Izzet Oracle Tempo
The whole idea of this Oracle article came after I saw Sasha’s Izzet list on Twitter and realized that the Metagame Challenge for this weekend is going to be Alchemy.
I played this variant the most, and besides Sasha’s belied that Goblins and other aggro decks could make us stumble, it still performed well. Adding the little changes I made to this list made me have a very good run with this archetype, no matter if the opponents were aggro or other Oracle variants.
We have to notice that I refocused the deck to have more consistency in Bo3, allowing us to have more stable draws and better ways to assemble scenarios where we can chain four or five extra turns that let us win the game:
- Adding the fourth copy of Ledger Shredder and Lightning Strike helps us a lot during the early game against Goblins or other aggro strategies, and at the same time, allows us to rummage (discard and draw) more cards, letting us find our key cards faster.
- Speaking of finding cards, adding Wandering Mind had fantastic results. Looking at the top six cards of our deck makes us find Time Walk or any other answer we need at incredible speed.
- Fable of the Mirror-Breaker is the main reason for playing red. Having Saiba Syphoner and Reflection of Kiki-Jiki in the battlefield means infinite turns if we have Time Walk in our graveyard. Making copies of Oracle of the Alpha and/or Wandering Mind also helps for making extra Time Walk and finding them as soon as possible.
- Different from Azorius, having A-Lier, Disciple of the Drowned in our main deck pays off in many ways, helping us stabilize the game if needed and/or gaining one or two extra turns with Time Walk and Galvanic Iteration.
- Galvanic Iteration was my last addition to the list, and is clearly another great reason for pairing Oracle of the Alpha with Red. It has a clear purpose, and copying Time Walk is our best-case scenario; nevertheless, we have many other good targets for it.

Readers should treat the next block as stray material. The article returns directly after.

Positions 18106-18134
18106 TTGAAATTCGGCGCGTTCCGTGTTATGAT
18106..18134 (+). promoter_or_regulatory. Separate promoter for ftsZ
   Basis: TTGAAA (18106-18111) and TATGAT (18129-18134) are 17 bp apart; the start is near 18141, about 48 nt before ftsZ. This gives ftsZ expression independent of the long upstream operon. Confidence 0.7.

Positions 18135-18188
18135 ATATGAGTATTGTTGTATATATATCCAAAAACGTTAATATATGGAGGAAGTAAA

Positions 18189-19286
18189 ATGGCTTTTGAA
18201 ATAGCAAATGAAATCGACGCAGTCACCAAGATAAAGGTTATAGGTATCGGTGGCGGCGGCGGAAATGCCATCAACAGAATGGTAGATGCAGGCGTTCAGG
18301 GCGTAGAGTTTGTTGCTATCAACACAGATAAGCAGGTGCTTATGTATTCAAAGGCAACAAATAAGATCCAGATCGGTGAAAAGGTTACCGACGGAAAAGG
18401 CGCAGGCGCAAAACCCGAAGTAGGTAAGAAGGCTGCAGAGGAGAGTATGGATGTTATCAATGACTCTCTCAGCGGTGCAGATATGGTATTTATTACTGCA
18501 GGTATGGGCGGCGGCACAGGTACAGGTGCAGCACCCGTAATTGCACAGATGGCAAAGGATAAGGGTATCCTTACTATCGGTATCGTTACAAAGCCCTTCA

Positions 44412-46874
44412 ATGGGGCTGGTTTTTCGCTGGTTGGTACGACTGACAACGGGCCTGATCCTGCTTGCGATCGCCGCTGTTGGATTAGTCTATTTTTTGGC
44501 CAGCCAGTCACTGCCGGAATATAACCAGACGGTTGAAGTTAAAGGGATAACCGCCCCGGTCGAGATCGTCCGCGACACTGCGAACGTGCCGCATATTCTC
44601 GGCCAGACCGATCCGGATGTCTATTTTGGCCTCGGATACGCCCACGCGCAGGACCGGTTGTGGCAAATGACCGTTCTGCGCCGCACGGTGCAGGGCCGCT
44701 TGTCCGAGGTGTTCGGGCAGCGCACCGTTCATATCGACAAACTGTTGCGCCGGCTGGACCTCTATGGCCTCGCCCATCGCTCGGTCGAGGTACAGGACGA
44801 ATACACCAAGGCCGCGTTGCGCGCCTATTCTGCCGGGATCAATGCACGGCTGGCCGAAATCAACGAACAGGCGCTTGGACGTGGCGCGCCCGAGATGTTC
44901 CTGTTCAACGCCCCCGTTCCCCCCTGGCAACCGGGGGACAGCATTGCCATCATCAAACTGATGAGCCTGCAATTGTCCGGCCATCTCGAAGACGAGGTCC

- I opt for The Elder Dragon War because of how it helps Fable of the Mirror-Breaker in its duty of rummaging our cards until we find Time Walk while working as a Pyroclasm at the same time, which is very valuable against Goblins and Rakdos. The 4/4 dragon token also seals many games on its own.
- Undersimplify was my counter of choice over Essence Scatter here because of how important is to deal with Goblin Influx Array without losing the possibility of also countering creatures. (Azorius have many wrath effects and better counters, the reason that makes me think we prefer other counters than Undersimplify there.)
If you prefer a variant that can close games with or without infinite turns, playing more proactively than Azorius, Izzet is your choice.
Mono Blue Oracle Kitten
We have been witnesses of many decks in many formats where this kitten is the enabler of a plethora of infinite combos, and Alchemy is not the exception. In this case, the infinite turns engine is less complicated; you only need Displacer Kitten and Saiba Syphoner on the battlefield at the same time. Casting Time Walk with this pair around is equal to infinite turns. The only extra requirement is having any other non-creature spell.
This variant has many tools to stall the game to a point where assembling the aforementioned board state became easy; however, sequencing our spells in the right order and using them only against the more relevant threats, using our life total as a resource at the same time is something that can only be achieved with enough practice and knowledge of the format.